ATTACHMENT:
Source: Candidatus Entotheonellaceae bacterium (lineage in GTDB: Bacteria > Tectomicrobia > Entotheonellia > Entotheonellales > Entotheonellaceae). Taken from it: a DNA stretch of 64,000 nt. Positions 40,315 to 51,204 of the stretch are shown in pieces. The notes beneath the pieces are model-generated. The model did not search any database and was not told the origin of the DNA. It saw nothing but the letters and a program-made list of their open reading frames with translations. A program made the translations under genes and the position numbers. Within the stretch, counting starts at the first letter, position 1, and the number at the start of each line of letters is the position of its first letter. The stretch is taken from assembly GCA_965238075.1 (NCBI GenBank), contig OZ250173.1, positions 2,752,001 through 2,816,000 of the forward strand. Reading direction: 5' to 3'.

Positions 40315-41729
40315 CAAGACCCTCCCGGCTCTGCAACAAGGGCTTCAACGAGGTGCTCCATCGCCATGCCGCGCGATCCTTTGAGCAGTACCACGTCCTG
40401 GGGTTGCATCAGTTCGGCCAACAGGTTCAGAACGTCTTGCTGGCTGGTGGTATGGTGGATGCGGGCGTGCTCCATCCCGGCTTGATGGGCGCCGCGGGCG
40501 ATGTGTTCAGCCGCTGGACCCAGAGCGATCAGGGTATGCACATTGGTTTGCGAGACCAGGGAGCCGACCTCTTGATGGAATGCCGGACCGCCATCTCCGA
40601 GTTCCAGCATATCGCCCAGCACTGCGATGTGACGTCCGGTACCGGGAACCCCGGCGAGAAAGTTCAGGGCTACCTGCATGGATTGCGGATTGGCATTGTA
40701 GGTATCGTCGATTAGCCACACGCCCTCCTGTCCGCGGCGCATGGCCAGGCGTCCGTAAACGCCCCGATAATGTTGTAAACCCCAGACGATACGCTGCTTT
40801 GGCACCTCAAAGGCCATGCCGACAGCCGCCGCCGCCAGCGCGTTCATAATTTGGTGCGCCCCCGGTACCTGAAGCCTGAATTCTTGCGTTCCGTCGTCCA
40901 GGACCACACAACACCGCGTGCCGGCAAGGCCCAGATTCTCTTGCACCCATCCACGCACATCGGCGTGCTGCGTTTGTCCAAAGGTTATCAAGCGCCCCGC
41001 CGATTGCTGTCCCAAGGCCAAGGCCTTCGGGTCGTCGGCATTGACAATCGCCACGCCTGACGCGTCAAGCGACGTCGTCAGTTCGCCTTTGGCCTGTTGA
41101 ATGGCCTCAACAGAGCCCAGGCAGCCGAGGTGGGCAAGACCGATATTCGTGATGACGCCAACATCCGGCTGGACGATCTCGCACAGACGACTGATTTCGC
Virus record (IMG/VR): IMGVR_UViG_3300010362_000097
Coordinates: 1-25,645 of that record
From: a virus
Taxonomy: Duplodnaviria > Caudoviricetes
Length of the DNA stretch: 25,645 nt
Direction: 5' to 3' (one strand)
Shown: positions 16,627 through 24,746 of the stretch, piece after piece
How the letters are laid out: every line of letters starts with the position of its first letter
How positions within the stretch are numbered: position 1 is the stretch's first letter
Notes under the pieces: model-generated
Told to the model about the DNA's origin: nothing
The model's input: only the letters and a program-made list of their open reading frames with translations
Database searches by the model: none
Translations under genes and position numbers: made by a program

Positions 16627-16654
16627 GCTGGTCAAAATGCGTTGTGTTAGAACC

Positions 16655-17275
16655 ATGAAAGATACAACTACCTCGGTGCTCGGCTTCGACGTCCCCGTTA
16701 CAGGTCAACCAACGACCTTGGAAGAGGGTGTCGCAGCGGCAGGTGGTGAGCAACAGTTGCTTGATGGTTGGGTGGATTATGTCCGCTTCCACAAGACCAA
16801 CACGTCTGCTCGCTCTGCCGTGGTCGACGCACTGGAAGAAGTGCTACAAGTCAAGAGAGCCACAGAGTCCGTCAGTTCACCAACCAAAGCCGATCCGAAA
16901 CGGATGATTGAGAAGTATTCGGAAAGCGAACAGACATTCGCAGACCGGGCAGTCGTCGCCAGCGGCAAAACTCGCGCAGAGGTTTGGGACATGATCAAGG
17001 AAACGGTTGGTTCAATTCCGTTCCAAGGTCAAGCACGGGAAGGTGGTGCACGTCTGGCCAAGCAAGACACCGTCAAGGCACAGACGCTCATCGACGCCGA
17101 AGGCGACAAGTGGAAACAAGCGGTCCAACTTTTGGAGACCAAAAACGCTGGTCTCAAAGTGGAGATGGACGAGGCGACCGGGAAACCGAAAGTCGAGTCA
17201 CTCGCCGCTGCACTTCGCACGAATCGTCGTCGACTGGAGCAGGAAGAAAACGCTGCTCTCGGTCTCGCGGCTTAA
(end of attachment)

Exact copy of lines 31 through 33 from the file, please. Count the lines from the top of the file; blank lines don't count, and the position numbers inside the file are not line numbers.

16801 CACGTCTGCTCGCTCTGCCGTGGTCGACGCACTGGAAGAAGTGCTACAAGTCAAGAGAGCCACAGAGTCCGTCAGTTCACCAACCAAAGCCGATCCGAAA
16901 CGGATGATTGAGAAGTATTCGGAAAGCGAACAGACATTCGCAGACCGGGCAGTCGTCGCCAGCGGCAAAACTCGCGCAGAGGTTTGGGACATGATCAAGG
17001 AAACGGTTGGTTCAATTCCGTTCCAAGGTCAAGCACGGGAAGGTGGTGCACGTCTGGCCAAGCAAGACACCGTCAAGGCACAGACGCTCATCGACGCCGA